There may be a pattern based on school type because it may be easier for students with disabilities to enroll in neighborhood public schools because there is no application requirement. Additionally, there is no pattern across districts because the Per Pupil Expenditure does not correlate with the percentage of SWD enrolled.


Using data from EdSight, the raw data was pulled from two different tables. One raw data set shows the PPE by district and the other shows the number of students with disabilities enrolled by district. The enrollment of students with disabilities by district was converted into a percentage. This data was processed this way in order to show a comparison between the PPE and percentage of students with disabilities enrolled by district.

These charts were created using data from EdSight. In order to create this data story, the raw data had to be filtered and processed by the 33 towns and 38 districts that were relevant to the class’s community partner, Center for Leadership and Justice. When figuring out the percentage of students with disabilities enrolled in New Britain and East Hartford, the raw number of students with disabilities was divided by the total number of students and sorted by school type. The same thing was done to get the percentage enrolled of students of disabilities by district in Figures 1 and 3.

However, in those Figures, I extracted the PPE data from the raw data and sorted by the relevant districts using VLOOKUP in my Google Sheets. After using VLOOKUP to narrow down the data to the relevant districts, the processed data was organized using Datawrapper to create a scatter chart to show the comparisons between the PPE and enrollment of students with disabilities.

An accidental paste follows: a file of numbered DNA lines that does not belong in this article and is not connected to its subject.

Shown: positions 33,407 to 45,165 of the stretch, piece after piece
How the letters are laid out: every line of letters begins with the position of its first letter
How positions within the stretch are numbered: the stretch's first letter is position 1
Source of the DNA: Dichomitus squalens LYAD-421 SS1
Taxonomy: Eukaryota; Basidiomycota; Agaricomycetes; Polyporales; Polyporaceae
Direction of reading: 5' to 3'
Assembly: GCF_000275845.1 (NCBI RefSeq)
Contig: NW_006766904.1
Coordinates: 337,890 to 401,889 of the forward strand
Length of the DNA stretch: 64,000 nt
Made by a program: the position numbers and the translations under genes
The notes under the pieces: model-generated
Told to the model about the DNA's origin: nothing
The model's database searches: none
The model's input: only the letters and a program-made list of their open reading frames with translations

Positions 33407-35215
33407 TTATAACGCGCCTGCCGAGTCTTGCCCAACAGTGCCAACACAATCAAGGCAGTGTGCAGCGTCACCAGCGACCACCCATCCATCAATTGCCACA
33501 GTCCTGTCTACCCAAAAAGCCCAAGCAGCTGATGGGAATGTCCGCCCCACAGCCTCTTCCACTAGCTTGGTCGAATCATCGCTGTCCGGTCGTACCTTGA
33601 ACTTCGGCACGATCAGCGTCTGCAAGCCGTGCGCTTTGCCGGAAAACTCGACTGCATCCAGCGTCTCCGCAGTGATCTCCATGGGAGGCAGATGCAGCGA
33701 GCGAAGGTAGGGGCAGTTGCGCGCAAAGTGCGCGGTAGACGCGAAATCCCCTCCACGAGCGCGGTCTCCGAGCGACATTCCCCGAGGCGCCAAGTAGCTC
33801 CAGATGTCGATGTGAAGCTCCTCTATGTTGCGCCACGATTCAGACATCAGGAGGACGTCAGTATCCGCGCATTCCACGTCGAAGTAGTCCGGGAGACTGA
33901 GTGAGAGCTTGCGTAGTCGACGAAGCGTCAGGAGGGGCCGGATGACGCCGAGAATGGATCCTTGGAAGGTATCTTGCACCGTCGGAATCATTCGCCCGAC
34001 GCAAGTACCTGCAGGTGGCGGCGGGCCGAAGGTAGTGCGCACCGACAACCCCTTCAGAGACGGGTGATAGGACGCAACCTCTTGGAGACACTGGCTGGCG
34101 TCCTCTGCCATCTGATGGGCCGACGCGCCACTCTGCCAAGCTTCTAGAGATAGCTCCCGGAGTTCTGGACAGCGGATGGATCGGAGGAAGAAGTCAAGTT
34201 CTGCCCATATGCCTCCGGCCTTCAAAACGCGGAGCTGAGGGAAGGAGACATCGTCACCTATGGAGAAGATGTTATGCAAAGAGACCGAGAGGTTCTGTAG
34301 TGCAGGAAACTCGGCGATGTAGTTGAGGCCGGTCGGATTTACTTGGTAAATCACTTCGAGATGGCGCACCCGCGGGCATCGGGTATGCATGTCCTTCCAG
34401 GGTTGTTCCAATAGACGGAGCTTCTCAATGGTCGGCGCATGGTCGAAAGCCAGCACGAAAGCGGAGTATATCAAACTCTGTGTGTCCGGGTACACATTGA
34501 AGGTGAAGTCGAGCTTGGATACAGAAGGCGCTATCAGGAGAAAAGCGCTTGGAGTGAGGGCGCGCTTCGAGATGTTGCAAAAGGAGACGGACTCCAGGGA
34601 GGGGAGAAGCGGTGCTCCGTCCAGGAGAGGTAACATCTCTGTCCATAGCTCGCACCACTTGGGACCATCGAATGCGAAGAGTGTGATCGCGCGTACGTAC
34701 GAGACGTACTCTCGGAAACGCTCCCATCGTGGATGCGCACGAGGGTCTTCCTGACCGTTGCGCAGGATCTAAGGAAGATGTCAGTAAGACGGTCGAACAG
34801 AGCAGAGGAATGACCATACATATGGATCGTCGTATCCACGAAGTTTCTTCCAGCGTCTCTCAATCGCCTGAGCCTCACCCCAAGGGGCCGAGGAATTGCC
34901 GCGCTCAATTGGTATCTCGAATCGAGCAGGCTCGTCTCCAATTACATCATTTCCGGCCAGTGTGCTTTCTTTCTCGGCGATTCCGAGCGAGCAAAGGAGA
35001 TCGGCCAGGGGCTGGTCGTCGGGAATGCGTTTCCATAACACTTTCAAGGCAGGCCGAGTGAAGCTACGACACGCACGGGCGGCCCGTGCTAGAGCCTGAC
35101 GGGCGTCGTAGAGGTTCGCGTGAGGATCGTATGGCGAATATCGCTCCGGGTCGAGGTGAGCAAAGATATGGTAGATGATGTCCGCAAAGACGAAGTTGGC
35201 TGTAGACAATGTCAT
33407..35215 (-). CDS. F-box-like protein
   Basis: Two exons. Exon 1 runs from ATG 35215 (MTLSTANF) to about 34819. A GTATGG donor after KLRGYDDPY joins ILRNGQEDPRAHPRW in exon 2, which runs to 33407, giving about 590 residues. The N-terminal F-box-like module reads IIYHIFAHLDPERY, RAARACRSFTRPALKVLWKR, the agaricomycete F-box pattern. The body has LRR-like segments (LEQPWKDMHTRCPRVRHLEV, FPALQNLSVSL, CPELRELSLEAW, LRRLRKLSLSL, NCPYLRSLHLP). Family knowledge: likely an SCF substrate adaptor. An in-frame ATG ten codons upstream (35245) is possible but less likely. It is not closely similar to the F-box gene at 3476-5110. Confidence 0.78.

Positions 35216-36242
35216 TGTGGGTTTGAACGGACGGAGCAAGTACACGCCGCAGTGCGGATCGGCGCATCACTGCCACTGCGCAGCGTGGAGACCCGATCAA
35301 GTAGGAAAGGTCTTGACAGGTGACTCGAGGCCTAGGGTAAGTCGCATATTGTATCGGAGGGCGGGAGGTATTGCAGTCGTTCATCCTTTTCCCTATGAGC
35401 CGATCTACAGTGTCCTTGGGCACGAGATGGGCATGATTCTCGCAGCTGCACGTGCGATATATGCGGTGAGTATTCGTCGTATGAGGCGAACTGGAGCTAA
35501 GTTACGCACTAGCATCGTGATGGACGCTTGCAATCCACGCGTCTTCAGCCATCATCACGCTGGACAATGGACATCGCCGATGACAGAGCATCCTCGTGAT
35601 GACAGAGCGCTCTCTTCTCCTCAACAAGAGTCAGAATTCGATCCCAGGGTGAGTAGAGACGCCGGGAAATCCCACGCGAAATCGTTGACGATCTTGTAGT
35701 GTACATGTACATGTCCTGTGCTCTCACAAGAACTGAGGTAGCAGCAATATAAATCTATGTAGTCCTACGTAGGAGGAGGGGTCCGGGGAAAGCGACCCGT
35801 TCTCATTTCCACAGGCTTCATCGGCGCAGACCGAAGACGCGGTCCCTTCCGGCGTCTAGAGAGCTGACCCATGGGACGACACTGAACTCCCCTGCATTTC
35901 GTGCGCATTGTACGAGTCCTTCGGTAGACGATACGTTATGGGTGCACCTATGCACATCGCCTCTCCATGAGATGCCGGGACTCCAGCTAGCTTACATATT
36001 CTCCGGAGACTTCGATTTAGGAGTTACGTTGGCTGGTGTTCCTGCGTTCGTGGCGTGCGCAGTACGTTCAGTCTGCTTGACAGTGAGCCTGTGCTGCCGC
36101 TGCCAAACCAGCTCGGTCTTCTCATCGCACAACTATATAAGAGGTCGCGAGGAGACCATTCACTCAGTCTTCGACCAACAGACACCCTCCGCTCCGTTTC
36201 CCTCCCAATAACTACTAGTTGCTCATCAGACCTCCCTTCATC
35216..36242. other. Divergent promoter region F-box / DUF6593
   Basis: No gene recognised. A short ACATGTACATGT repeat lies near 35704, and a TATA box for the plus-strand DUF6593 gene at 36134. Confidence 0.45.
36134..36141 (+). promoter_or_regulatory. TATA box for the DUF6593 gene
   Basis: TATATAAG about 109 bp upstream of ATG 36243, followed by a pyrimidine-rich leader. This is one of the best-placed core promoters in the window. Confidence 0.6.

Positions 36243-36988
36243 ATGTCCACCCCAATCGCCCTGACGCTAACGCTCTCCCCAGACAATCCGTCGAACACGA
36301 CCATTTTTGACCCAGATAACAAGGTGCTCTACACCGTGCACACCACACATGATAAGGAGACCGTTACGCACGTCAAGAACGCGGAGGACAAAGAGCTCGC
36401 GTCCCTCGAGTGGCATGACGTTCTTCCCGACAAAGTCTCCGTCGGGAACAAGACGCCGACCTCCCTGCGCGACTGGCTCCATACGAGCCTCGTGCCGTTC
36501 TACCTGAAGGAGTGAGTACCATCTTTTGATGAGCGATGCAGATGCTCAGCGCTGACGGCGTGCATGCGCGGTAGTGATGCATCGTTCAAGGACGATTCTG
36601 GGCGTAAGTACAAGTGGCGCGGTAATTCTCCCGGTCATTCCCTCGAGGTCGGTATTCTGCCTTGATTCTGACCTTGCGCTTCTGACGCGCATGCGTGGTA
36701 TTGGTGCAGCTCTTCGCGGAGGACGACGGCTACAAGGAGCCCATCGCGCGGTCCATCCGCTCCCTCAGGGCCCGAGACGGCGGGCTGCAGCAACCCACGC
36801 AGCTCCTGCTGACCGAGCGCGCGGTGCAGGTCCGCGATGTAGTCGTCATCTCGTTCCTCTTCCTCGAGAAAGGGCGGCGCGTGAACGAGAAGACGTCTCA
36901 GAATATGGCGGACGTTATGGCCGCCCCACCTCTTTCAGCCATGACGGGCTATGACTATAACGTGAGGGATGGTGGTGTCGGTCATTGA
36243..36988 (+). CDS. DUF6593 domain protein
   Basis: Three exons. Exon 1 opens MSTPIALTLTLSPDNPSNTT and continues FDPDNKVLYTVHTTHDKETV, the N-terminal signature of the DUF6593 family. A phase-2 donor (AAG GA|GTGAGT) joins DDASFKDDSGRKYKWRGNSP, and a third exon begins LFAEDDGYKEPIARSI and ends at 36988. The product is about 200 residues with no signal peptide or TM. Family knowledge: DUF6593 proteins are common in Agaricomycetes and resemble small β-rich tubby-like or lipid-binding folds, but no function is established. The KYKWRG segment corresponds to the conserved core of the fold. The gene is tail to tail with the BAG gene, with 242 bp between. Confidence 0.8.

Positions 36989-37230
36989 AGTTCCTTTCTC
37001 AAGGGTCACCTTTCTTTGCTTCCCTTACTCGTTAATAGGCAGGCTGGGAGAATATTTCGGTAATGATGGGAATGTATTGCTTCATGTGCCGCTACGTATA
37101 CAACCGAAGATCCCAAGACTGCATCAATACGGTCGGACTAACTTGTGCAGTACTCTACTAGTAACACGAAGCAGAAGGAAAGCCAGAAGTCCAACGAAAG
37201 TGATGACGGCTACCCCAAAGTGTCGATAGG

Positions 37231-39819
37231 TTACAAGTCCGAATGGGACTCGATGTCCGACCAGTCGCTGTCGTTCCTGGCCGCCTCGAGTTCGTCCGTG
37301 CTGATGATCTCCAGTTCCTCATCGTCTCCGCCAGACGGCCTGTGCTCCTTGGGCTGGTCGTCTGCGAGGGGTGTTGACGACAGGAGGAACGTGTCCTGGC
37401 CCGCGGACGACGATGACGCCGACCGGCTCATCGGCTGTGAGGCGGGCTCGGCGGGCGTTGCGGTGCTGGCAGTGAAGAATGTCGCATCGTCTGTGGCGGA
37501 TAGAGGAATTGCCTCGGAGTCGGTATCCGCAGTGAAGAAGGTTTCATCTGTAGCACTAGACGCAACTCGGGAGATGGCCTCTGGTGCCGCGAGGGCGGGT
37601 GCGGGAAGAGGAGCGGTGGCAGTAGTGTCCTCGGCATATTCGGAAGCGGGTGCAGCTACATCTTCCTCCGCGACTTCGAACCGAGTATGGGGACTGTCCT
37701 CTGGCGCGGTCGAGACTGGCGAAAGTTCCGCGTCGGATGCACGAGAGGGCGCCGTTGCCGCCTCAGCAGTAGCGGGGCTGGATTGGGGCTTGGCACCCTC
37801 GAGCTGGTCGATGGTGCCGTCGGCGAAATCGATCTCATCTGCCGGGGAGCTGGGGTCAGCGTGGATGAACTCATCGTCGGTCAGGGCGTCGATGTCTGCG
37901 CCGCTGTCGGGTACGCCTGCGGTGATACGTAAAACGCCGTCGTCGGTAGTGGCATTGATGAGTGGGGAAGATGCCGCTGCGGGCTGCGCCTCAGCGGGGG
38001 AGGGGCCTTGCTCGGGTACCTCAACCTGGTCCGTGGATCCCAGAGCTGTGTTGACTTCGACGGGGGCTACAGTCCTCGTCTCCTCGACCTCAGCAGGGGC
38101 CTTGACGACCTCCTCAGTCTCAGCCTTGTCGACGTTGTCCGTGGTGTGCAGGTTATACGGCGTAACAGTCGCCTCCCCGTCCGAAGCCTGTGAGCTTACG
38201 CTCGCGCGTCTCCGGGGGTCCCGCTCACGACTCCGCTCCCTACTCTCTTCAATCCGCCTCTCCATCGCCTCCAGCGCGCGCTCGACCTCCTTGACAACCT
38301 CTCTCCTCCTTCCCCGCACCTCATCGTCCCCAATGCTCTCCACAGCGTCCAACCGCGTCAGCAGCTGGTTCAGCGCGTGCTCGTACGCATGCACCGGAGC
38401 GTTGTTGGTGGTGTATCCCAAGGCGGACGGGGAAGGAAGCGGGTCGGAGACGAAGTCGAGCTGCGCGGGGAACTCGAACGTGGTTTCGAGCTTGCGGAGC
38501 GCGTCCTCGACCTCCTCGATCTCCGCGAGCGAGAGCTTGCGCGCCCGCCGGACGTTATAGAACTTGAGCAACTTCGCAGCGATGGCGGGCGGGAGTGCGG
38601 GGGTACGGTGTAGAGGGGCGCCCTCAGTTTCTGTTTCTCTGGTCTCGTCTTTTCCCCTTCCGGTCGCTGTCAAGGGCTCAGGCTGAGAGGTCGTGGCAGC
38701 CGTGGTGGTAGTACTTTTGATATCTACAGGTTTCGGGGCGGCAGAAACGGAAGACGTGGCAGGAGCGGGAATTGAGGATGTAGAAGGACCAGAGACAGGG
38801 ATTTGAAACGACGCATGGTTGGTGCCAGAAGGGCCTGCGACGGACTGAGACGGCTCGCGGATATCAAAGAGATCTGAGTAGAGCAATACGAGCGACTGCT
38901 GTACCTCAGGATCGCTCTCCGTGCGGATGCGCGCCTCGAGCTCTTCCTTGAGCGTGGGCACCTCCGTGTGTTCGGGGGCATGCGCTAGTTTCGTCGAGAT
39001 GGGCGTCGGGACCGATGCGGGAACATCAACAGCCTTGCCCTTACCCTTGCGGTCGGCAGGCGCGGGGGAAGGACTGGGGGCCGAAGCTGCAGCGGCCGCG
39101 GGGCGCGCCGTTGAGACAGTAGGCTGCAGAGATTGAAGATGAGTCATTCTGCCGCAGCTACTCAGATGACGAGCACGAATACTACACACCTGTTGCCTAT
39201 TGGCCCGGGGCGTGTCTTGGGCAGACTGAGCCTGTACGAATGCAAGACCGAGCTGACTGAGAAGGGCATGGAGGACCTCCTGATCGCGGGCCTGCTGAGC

Concluding Thoughts

Cautions and Limitations

Some things to consider is that if the number of students enrolled is five or less, then the data will be suppressed and not show up for calculations– which is why there is no data for school types such as other magnet and open choice in Figure 2. As a result, Open Choice and Other Magnet schools were not included because there was no data (0% enrollment). When processing the raw data, Program School data was not included in Figure 2 because these schools have a high enrollment of SWD to begin with because they are designed for students with disabilities.

CT Technical Education and Career Schools was also shortened to CT Technical Schools. Public Schools was changed to “Neighborhood Public Schools” because Public Schools does not adequately describe the kind of school it is because all of the school types from the data are publicly funded.